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At the heart of the discipline of artificial intelligence is the idea that one day we’ll be able to build a machine that’s as smart as a human. Such a system is often referred to as an artificial general intelligence, or AGI, which is a name that distinguishes the concept from the broader field of study. It also makes it clear that true AI possesses intelligence that is both broad and adaptable. To date, we’ve built countless systems that are superhuman at specific tasks, but none that can match a rat when it comes to general brain power.

But despite the centrality of this idea to the field of AI, there’s little agreement among researchers as to when this feat might actually be achievable.
"Researchers guess by 2099, there’s a 50 percent chance we’ll have built AGI"

In a new book published this week titled Architects of Intelligence, writer and futurist Martin Ford interviewed 23 of the most prominent men and women who are working in AI today, including DeepMind CEO Demis Hassabis, Google AI Chief Jeff Dean, and Stanford AI director Fei-Fei Li. In an informal survey, Ford asked each of them to guess by which year there will be at least a 50 percent chance of AGI being built.

Of the 23 people Ford interviewed, only 18 answered, and of those, only two went on the record. Interestingly, those two individuals provided the most extreme answers: Ray Kurzweil, a futurist and director of engineering at Google, suggested that by 2029, there would be a 50 percent chance of AGI being built, and Rodney Brooks, roboticist and co-founder of iRobot, went for 2200. The rest of the guesses were scattered between these two extremes, with the average estimate being 2099 — 81 years from now.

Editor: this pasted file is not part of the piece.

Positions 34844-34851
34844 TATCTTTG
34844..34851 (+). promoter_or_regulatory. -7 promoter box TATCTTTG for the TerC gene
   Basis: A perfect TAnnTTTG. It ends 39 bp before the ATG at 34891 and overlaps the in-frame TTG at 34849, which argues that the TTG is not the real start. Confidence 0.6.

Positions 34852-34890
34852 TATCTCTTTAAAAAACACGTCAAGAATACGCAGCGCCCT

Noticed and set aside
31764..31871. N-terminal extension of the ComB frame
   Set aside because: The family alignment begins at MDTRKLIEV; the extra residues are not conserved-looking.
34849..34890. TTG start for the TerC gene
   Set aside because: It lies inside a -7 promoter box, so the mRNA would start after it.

Ford says that his interviews also revealed an interesting divide in expert opinion — not regarding when AGI might be built, but whether it was even possible using current methods.

Some of the researchers Ford spoke to said we have most of the basic tools we need, and building an AGI will just require time and effort. Others said we’re still missing a great number of the fundamental breakthroughs needed to reach this goal. Notably, says Ford, researchers whose work was grounded in deep learning (the subfield of AI that’s fueled this recent boom) tended to think that future progress would be made using neural networks, the workhorse of contemporary AI. Those with a background in other parts of artificial intelligence felt that additional approaches, like symbolic logic, would be needed to build AGI. Either way, there’s quite a bit of polite disagreement.

“Some people in the deep learning camp are very disparaging of trying to directly engineer something like common sense in an AI,” says Ford. “They think it’s a silly idea. One of them said it was like trying to stick bits of information directly into a brain.”
"Many experts say we’re missing key building blocks to create AGI"

All of Ford’s interviewees noted the limitations of current AI systems and mentioned key skills they’ve yet to master. These include transfer learning, where knowledge in one domain is applied to another, and unsupervised learning, where systems learn without human direction. (The vast majority of machine learning methods currently rely on data that has been labeled by humans, which is a serious bottleneck for development.)

Interviewees also stressed the sheer impossibility of making predictions in a field like artificial intelligence where research has come in fits and spurts and where key technologies have only reached their full potential decades after they were first discovered.